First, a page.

The 'process' of natural selection operates at a fairly simple level, but has vast numbers of variables with unclear interactions.

It would appear that the necessary precision of the starting point may be lower than 'absolutely the same' or else the evolution-loss-re-evolution of features (at the level of the individual) would not be seen, nor would we see squid-eyes and mammal-eyes sharing so much common structure.


And this is why other approaches are preferred. We should not count an event as natural selection unless genetic variations actually in the population affect the outcome, and unless the event affects enough individuals to have a significant affect on fitness. ANd since we can't predict everything exactly why not use statistical modeling - which works well - rather than throwing up our hands and giving up ?


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PaulK
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Posts: 15812
Joined: 01-10-2003
Member Rating: 2.8


Message 12 of 138 (615209)
05-11-2011 12:37 PM
Reply to: Message 10 by Peter
05-11-2011 5:49 AM


Re: So: 'If it was designed intelligently then it is the product of intelligent design.'
quote:

Treating the environment as non-random (which it isn't, it's just too intricate for us to model accurately) does not make natural selection unimportant.

Of course, you are missing the point I am making, which is that your view relies on ignoring the distinction between selection and drift. The events that correspond to drift may be deterministic in an absolute sense, but they still aren't natural selection. (Or they may not be - to the best of my knowledge determinism is still unproven).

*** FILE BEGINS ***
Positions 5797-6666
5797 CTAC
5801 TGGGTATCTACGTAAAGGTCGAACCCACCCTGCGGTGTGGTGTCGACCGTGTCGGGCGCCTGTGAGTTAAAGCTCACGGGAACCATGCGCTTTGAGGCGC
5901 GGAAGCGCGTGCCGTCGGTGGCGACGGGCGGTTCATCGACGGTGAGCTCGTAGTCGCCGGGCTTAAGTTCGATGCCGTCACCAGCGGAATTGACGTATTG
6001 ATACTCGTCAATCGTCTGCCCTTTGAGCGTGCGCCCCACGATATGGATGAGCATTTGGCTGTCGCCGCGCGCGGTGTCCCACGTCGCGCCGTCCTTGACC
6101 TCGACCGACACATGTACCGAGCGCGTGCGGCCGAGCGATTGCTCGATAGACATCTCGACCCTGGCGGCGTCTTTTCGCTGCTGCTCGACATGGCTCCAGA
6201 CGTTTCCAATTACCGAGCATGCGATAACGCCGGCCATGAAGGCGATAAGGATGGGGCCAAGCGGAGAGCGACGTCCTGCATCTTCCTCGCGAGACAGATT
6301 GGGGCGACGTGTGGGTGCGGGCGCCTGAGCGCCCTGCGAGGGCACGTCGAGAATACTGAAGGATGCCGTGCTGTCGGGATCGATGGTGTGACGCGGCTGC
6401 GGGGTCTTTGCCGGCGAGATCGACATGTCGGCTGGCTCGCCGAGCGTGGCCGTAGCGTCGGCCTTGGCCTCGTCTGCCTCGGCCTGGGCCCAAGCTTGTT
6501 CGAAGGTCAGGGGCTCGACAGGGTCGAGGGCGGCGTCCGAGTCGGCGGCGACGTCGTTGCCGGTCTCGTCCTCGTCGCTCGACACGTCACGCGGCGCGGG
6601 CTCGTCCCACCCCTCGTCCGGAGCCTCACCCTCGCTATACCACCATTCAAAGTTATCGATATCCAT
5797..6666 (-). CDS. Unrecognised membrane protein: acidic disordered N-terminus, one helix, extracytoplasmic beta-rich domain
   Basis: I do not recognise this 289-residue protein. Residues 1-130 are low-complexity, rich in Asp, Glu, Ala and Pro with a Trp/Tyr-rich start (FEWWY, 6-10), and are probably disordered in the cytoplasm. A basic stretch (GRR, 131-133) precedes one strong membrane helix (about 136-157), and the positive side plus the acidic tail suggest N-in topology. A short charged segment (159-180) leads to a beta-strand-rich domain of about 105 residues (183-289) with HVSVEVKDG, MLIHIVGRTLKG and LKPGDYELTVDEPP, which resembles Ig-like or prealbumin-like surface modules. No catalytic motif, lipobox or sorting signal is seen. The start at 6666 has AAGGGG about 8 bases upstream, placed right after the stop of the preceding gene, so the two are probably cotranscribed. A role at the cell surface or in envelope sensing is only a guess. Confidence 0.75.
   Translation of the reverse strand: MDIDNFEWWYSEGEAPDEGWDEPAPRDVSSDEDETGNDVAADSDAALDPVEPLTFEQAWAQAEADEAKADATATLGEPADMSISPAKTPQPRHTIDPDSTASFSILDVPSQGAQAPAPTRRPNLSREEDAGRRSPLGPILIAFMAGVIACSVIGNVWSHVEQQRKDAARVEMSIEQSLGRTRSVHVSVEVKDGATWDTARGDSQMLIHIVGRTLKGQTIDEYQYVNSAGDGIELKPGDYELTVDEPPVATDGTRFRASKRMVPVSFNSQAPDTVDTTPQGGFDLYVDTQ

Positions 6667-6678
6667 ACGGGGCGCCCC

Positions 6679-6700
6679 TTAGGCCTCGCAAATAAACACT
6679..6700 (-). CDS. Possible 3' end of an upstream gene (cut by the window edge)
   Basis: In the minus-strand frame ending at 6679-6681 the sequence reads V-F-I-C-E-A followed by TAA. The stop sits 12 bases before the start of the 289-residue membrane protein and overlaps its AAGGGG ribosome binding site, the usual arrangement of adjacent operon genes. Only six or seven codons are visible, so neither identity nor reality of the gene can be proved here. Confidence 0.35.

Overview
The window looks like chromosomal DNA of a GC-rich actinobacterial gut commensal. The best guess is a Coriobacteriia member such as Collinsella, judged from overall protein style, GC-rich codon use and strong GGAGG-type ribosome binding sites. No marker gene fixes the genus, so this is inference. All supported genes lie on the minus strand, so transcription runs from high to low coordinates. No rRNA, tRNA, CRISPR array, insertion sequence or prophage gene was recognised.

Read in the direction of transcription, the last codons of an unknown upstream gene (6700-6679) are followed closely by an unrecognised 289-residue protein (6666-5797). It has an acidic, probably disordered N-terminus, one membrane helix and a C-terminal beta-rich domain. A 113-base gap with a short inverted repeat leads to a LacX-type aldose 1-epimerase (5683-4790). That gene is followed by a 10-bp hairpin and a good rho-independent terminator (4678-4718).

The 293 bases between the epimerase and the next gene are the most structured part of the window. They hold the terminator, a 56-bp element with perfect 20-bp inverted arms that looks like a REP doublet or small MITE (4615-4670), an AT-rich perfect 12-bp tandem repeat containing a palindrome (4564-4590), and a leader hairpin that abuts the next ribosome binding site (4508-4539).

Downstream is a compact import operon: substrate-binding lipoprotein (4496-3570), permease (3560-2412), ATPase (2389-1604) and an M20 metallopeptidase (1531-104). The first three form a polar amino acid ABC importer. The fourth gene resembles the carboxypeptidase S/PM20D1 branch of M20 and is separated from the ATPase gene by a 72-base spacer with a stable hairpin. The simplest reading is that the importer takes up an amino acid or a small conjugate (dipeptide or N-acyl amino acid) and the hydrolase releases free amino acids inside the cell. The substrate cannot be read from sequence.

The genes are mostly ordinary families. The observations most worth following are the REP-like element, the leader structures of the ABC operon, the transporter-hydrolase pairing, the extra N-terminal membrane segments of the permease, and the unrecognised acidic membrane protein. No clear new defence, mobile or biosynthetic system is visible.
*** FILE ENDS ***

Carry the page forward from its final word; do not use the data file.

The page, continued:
quote:

All I am saying is that that process is NOT random. In fact, it is deterministic (in the computing sense) in that setting the same initial conditions and letting the process run will result in the same outcome.

And since you have to assume complete determinism to get to that conclusion, it is utterly trivial and tells us nothing about natural selection. In a deterministic universe, everything is deterministic - we need not know anything about natural selection to reach your conclusion. Meanwhile, models where natural selection is the outcome of a statistical process are both more practical and more informative.


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PaulK
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Posts: 15812
Joined: 01-10-2003
Member Rating: 2.8


Message 13 of 138 (615210)
05-11-2011 12:45 PM
Reply to: Message 11 by Peter
05-11-2011 7:10 AM


Re: The 'Specified' Bit.
quote:

Hang on .... so natural selection can be viewed as providing the 'specified' bit ... but there is some question over the 'complex' bit?

IF you are using "complexity" in the ordinary sense of the word, then natural selection does not directly contribute to complexity. It may (and probably does) work to allow complexity to build up, but the complexity has to come from the processes that produce variation, not the process which whittles it down.

If you use Dembski's sense then natural selection has to be included in the probability calculations, so it can't affect the "complexity" at all - in fact it makes things that seem more "complex" than they really are. Just one way in which Dembski's "complexity" differs from the usual sense.


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PaulK
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Posts: 15812
Joined: 01-10-2003
Member Rating: 2.8


Message 16 of 138 (615305)
05-12-2011 7:14 AM
Reply to: Message 14 by Peter
05-12-2011 6:55 AM


Re: So: 'If it was designed intelligently then it is the product of intelligent design.'
quote:

By 'drift' do you mean 'neutral genetic change'?

In order to determine the dererminism (or not) of natural selection one has to 'fix' the inputs ... so drift becomes irrelevant.


Except that it is not an input, so you can't fix it. It happens and affects the outputs so it isn't irrelevant. So where does it fit into your view ?

quote:

If we narrow the environment to a petry dish, and the gene set to a single (at first) bacterium I'm pretty sure we could 'rig' the environment to get a particular genetic change to fix in out petrie dish population.